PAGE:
The Holy Bible – Knox Translation
The Book of Leviticus
Chapter 7
And this is the rule which governs the offering of a victim for wrong done. Such a victim is set apart for holy uses,
and must be immolated where burnt-sacrifices are immolated; its blood must be poured round the altar.
The parts which must be offered are the tail, and the fat which covers the entrails,
the two kidneys and the fat that is close to them, and with the kidneys the caul of the liver.
All these the priest will burn on the altar, as a burnt-sacrifice to the Lord in amends for the wrong done;
the flesh of the victim is set apart for holy uses, but it may be eaten by any male person belonging to the priestly family.
Victims are to be offered for a wrong done just as they are for a fault; the rule is the same for either, and either victim belongs to the priest who offers it.

The priest who offers a victim in burnt-sacrifice, may keep the skin for himself;
and every offering of flour cooked in the oven, or prepared with gridiron or pan, is made over to the priest who offers it;
kneaded with oil or dry, such gifts must be divided equally between all the men of Aaron’s race.

And this is the rule which governs the welcome-offerings that are brought to the Lord.
If it is a thank-offering, there must be loaves of unleavened bread kneaded with oil, unleavened cakes with oil poured over them, pastry kneaded with oil,
and loaves, too with leaven in them. All these must go with the victim which is immolated as a welcome-offering in thanksgiving;
and one of each must be offered to the Lord as first-fruits, so that it will belong to the priest who sheds the victim’s blood.
The flesh of the victim must be eaten the same day, none of it left till the morrow.
If the offering is made in performance of a vow, or simply from devotion, it should be eaten on the same day; but if any is left till the morrow, it may still be eaten;
whatever the third day finds still unfinished must be destroyed by fire.
If any such flesh is eaten on the third day, the offering will be null and void, and the giver will have no advantage from it; indeed, whoever contaminates himself by eating such food is guilty of an offence.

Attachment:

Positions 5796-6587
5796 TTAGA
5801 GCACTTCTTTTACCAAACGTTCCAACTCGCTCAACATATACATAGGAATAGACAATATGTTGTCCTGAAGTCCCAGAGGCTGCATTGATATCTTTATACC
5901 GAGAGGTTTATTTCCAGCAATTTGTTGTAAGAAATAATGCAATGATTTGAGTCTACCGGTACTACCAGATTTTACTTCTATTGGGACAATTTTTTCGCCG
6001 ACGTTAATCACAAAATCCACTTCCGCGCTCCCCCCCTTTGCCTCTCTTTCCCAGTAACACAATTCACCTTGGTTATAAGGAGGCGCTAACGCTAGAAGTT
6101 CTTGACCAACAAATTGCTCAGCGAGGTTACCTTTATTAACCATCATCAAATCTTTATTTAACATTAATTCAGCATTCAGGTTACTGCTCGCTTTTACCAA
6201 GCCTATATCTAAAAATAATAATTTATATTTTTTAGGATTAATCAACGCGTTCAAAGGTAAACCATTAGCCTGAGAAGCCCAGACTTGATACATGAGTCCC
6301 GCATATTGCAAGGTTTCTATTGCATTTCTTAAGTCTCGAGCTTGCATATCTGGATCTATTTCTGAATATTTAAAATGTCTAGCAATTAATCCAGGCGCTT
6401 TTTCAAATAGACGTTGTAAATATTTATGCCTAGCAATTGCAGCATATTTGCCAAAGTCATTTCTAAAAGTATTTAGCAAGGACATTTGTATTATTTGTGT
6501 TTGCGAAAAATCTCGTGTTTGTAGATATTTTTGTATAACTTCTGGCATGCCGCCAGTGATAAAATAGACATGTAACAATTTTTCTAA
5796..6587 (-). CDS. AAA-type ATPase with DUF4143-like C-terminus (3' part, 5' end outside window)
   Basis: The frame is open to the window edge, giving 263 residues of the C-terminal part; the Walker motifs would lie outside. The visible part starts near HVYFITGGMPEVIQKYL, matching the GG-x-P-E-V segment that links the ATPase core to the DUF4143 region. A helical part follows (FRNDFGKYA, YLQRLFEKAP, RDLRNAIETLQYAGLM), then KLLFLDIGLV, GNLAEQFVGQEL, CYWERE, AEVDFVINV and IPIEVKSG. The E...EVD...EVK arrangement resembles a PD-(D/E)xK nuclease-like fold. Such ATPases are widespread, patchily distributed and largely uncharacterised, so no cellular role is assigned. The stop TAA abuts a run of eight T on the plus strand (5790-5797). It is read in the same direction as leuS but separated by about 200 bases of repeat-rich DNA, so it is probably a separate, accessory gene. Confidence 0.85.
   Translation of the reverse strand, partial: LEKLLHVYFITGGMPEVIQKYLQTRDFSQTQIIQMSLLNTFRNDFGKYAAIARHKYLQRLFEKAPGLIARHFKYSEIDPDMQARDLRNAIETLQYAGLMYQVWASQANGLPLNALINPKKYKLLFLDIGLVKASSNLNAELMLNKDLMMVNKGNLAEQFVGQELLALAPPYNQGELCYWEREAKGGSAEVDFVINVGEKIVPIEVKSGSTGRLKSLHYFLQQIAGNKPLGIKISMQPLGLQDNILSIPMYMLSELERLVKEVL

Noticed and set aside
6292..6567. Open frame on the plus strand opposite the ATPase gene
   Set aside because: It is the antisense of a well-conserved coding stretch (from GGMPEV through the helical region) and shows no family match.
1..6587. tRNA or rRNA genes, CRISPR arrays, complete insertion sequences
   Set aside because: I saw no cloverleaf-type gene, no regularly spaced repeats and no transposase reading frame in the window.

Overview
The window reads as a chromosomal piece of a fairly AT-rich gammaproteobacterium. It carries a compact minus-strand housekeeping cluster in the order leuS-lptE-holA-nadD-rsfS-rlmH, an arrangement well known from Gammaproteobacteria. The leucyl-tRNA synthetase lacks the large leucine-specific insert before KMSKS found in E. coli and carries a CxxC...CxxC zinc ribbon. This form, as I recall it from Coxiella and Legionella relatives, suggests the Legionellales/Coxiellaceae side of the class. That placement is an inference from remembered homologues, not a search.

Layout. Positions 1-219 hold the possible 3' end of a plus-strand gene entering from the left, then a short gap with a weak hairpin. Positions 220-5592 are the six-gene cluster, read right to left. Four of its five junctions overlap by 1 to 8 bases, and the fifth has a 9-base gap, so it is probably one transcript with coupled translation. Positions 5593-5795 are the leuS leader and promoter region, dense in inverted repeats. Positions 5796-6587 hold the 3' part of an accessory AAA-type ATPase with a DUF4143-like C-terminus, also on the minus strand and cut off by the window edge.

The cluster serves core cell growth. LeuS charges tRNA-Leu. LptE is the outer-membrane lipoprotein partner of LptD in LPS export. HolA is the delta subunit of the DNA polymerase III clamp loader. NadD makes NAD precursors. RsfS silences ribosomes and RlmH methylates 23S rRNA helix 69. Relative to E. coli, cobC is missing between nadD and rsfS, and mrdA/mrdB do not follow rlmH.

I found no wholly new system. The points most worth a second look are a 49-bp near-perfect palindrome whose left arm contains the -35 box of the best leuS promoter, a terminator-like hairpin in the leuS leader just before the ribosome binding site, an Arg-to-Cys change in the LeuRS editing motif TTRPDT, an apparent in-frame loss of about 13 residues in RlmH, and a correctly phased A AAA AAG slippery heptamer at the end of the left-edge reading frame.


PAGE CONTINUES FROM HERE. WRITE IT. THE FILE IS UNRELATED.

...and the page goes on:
If it has touched anything unclean, it must be destroyed by fire, not eaten. Only one who is free from defilement may partake of it;
the man who eats any of the victim for a welcome-offering, when he is himself defiled, is lost to his people;
and he, too, who eats such flesh after touching any defilement left by man or beast, or anything that makes him unclean.

And the Lord spoke to Moses,
giving him this message for the sons of Israel: You are not to eat the fat of sheep or ox or goat;
but you may keep the fat of anything that falls dead or is killed by a wild beast, for various uses.
Anyone who eats the fat which ought to be offered, as part of the Lord’s burnt-sacrifice, is lost to his people.
Nor must you use the blood of any living thing, bird or beast, as food;
whoever consumes the blood, is lost to his people.

And the Lord spoke to Moses
giving him this message, too, for the sons of Israel: The man who brings the Lord a welcome-offering must surrender, in doing so, his sacrificial due, the choice portions of the victim.
He will carry with him the fat and the breast of the victim, and both these, when they have been held up in sign of consecration to the Lord, he will hand over to the priest,
who will burn the fat on the altar, while the breast belongs, as their due, to Aaron and his sons.
The right shoulder of the victim slain in welcome-offering is also the priest’s prerogative;
whichever of Aaron’s sons offers the blood and the fat, is to have the right shoulder for his portion.
The breast that is held up in sign of consecration, the shoulder that is separated from the rest, are the portions of the welcome-offering which I demand of the Israelites; making them over to Aaron, my priest, and to his descendants, as a right due to them at all times from the sons of Israel.

Such are the privileges Aaron and his sons enjoy in the worship offered to the Lord, ever since the day when Moses presented them to him to be his priests;
such gifts the Lord bade the Israelites bestow upon them by a right unalterable, age after age.

Thus far the rules which govern burnt-sacrifice, and sacrifices for a fault or a wrong done, for the hallowing of priests, and for the victims used in welcome-offering,
as the Lord prescribed them to Moses on mount Sinai, when he commanded the sons of Israel, there in the desert of Sinai, to bring him their offerings.